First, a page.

Philadelphia Student’s Death Raises Concerns About School Funding
By Kristen A. Graham and Aubrey Whelan, The Philadelphia Inquirer
PHILADELPHIA — Perhaps it will never be clear to Melissa Wilde whether a 7-year-old boy who died this week after falling ill at a South Philadelphia school would have lived had a full-time nurse been present.
But the question still haunts Wilde, a Jackson Elementary School parent.
“Who will be there next time?” she asked Thursday. “What if this school had a full-time nurse? What if this school had a full-time counselor? Could they save the next child’s life?”
The first grader, whose name is not being released, died Wednesday afternoon at Children’s Hospital of Philadelphia after becoming sick at Jackson, where a school nurse works only on Thursdays and every other Friday.
A retired nurse happened to be volunteering at the school when the boy was stricken, and a staffer administered CPR before emergency personnel arrived.
It was not immediately apparent whether the boy — described by a classmate’s parent as “a well-liked kid, a sweet kid” — had any pre-existing medical conditions. He and his brother, a seventh grader at the school, lived with family at a West Philadelphia homeless shelter.
Galvanized by the boy’s death, the community cried out for more Philadelphia School District funding.
Dozens of students, accompanied by teachers and parents, marched late Thursday afternoon to City Hall and then to Gov. Tom Corbett’s Philadelphia office to send that message.
Gretchen Elise Walker of Public Citizens for Children and Youth, which organized the march, said the boy’s death must serve as a wake-up call to city and state officials to the “desperation of our school-funding situation.”
Even Superintendent William R. Hite Jr. drew a connection between the death — which he called a “tragedy” — and funding.
Hite, in a statement, praised the staff who attended to the boy, but said the death “illustrates the serious needs and challenges that our students, teachers, staff and principals face every day. During times of tragedy, our community should not have to question whether an extra staff member or program would have made a difference.”
The superintendent urged the city and state to provide an additional $440 million for the next school year.
National, state and local teachers union presidents also used the boy’s death to urge Corbett to direct more money to schools.
Flanked Thursday morning by 50 other parents and supporters of the school, Wilde, the president of Friends of Jackson, addressed the tragedy.
The school at 12th and Federal is a city gem, she said, with 450 students from diverse backgrounds — 35 percent Latino, 29 percent African-American, 16 percent white, 14 percent Asian. It offers strong music and art programs, involved parents, and a stable faculty that “work miracles big and small” daily for kids, she said.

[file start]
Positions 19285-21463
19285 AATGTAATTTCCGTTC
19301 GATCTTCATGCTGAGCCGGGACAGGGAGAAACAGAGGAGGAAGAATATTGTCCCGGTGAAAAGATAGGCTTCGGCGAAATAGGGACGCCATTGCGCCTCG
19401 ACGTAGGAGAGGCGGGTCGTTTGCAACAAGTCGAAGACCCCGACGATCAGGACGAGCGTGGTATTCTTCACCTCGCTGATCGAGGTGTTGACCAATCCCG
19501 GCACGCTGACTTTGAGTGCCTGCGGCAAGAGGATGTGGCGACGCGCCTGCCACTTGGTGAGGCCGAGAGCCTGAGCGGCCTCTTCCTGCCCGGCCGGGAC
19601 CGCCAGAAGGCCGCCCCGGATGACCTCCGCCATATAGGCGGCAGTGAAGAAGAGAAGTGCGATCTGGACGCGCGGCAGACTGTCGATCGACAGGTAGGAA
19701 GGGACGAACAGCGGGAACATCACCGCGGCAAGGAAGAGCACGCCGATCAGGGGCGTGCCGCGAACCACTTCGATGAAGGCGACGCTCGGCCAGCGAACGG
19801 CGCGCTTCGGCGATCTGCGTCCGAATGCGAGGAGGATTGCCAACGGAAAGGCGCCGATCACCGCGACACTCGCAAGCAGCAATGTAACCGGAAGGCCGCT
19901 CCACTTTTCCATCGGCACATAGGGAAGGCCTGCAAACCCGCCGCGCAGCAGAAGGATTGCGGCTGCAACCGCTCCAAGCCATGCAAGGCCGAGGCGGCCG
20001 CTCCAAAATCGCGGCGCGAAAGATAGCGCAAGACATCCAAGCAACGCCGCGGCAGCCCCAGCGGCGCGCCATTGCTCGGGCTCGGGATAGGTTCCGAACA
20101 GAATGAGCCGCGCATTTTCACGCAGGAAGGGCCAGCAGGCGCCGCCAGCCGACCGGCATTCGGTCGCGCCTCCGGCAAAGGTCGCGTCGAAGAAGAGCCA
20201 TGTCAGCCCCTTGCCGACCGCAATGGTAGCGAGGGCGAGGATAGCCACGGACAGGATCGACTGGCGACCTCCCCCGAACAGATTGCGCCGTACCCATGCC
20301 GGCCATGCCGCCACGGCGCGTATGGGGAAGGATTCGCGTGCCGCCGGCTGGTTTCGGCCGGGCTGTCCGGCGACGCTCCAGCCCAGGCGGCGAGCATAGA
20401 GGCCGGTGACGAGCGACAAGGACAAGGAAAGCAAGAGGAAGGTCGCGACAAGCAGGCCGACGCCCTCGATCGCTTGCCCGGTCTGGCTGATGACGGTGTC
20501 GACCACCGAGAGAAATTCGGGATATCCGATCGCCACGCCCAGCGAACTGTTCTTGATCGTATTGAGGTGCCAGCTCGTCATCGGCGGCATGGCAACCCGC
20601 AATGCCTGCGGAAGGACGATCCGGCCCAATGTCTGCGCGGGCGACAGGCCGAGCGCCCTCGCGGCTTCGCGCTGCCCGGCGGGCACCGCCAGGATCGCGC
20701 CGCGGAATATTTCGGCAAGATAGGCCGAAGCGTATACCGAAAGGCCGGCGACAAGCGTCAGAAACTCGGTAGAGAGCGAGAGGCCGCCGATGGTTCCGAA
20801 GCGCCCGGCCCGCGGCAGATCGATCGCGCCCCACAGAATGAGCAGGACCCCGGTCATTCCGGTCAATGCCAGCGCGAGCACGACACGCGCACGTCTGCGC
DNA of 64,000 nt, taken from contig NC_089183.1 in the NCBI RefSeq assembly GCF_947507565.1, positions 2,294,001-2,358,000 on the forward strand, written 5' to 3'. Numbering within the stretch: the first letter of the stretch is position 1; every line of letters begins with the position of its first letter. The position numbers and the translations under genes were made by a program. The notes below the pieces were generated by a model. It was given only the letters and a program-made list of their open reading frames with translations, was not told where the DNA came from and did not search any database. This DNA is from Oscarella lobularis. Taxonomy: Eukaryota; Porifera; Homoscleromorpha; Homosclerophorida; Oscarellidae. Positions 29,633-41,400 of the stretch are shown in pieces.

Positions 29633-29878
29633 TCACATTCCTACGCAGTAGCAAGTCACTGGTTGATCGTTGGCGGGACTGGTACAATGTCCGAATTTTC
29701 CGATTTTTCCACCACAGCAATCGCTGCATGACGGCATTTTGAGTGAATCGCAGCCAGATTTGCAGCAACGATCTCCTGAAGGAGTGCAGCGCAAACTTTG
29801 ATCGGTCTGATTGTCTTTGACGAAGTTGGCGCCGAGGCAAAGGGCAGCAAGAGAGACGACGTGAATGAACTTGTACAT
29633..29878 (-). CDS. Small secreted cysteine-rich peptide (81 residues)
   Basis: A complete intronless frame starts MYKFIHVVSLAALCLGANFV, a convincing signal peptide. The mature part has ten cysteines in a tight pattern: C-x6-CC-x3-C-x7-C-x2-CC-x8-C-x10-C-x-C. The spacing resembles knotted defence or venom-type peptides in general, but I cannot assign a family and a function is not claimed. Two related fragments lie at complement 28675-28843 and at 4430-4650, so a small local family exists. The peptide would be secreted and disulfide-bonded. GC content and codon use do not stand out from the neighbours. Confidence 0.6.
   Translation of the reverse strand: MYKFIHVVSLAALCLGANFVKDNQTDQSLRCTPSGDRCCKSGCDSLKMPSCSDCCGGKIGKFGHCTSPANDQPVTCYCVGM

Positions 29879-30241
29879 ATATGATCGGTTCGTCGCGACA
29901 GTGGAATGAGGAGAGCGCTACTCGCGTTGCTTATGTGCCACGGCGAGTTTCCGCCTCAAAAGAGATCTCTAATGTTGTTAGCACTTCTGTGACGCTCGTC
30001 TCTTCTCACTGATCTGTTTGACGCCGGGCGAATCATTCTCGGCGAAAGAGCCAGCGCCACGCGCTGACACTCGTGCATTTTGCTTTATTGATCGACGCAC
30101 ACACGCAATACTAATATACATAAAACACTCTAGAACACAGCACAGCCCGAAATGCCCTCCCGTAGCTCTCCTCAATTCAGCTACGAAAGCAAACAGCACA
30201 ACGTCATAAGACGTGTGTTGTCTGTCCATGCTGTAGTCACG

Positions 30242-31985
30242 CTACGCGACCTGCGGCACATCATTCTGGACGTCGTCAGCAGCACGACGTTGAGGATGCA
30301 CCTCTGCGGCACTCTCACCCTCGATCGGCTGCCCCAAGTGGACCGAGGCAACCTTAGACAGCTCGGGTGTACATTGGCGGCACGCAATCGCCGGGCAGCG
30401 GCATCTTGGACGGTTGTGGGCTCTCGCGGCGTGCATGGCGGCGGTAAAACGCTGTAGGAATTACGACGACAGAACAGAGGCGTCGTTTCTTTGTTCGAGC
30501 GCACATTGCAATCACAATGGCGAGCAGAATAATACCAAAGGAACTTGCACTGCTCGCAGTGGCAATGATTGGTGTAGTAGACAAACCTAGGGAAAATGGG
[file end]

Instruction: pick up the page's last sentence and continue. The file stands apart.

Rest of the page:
But Wilde and others emphasized that as the 7-year-old became ill and died, the City Council was questioning district officials over their request for more money.
“We hope,” she said, “that debate is now closed.”
She also called on city and state lawmakers to ensure that in September, “every one of those schools has a full-time nurse, a full-time counselor, and teacher staffing levels that ensure the safety of our children and give them the opportunity to learn.”
Behind Wilde, a steady stream of district staffers entered the school. Grief counselors and principals of surrounding schools came to support those who needed help.
It was the third death of a Jackson student in two years. A kindergartner died of an asthma attack at home last year, parents said, and a 14-year-old was stabbed in the neighborhood this school year.
Gloria Guard said the boy had lived for about a year with his family at Families Forward, the West Philadelphia homeless shelter she directs.
“We are devastated,” Guard said. “We are trying our best to support this family, any way that we can. We are working with other families at the shelter to try to get them through this, one teeny step at a time.”
At the time the boy fell ill, his class was on the first floor, but he was on the second floor with an aide.
Telling their daughter that her friend had died was excruciating, said Michelle and Jim Kehoe. She asked her parents whether the boy would have a stone with his name on it, like the one memorializing the kindergartner who died last year, placed in front of a tree planted in his honor.
“Everybody was worried that something like this was going to happen,” Jim Kehoe said.
Jennifer Singer, another Jackson parent, agreed. She said she knew of a neighborhood family that opted to send their child to private school because they were not comfortable with the idea of there not being a full-time nurse at a school.
She deals with the issue herself.
But “I just don’t send my son if I think he’s going to have an asthma attack,” Singer said.
The Jackson child’s death was the second such incident in Philadelphia schools this school year. In October, Laporshia Massey, a sixth grader at Bryant Elementary, died after suffering an asthma attack at school. There was no nurse in the building.
A 2007 National Association of School Nurses study found that 45 percent of U.S. public schools had a full-time nurse in the building. An additional 30 percent had nurses who split their time between schools, and 25 percent had no nurses at all.
Photo: Flickr via alamosbasement